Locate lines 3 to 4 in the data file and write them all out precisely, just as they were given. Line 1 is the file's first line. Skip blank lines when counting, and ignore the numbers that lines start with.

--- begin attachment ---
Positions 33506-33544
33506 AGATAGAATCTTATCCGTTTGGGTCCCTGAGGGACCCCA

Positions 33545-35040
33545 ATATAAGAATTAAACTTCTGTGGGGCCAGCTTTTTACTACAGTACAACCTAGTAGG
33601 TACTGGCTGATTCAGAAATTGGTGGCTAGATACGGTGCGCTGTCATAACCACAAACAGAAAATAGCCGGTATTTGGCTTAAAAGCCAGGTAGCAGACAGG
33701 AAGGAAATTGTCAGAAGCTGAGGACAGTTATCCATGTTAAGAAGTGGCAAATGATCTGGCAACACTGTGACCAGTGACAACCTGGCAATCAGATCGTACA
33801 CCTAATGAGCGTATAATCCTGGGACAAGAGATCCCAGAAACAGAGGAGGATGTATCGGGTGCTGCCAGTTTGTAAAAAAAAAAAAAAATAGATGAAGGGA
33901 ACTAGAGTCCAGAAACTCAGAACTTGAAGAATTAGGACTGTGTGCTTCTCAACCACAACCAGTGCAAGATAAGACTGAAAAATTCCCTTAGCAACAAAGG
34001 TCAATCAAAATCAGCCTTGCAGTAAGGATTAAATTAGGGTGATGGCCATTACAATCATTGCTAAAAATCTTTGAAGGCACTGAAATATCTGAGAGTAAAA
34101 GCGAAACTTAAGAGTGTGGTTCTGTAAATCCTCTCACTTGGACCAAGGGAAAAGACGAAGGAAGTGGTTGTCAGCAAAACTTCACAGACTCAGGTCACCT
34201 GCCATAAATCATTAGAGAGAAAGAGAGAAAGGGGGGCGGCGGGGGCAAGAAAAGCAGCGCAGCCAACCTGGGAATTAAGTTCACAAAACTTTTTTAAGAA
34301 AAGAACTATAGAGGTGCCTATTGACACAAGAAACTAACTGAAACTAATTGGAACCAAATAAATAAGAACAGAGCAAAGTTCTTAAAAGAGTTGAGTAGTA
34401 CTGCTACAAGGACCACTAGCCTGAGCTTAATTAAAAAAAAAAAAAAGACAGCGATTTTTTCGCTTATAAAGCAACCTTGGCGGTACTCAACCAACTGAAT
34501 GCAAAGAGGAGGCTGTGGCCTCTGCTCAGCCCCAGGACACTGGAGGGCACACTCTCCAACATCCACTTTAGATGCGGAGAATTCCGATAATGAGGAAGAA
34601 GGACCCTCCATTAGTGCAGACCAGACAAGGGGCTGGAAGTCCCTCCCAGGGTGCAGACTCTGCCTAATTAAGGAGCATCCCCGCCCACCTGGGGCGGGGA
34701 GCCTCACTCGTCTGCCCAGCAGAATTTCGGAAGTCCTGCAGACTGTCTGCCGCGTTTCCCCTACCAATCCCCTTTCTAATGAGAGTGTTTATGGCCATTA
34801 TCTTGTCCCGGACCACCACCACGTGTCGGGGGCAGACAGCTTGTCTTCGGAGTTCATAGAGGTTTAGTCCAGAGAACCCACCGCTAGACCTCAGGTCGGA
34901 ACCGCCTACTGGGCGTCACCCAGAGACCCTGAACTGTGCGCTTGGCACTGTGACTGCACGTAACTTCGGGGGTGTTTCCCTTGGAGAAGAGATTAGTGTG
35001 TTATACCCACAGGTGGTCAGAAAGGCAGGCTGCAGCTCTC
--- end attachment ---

Positions 33545-35040
33545 ATATAAGAATTAAACTTCTGTGGGGCCAGCTTTTTACTACAGTACAACCTAGTAGG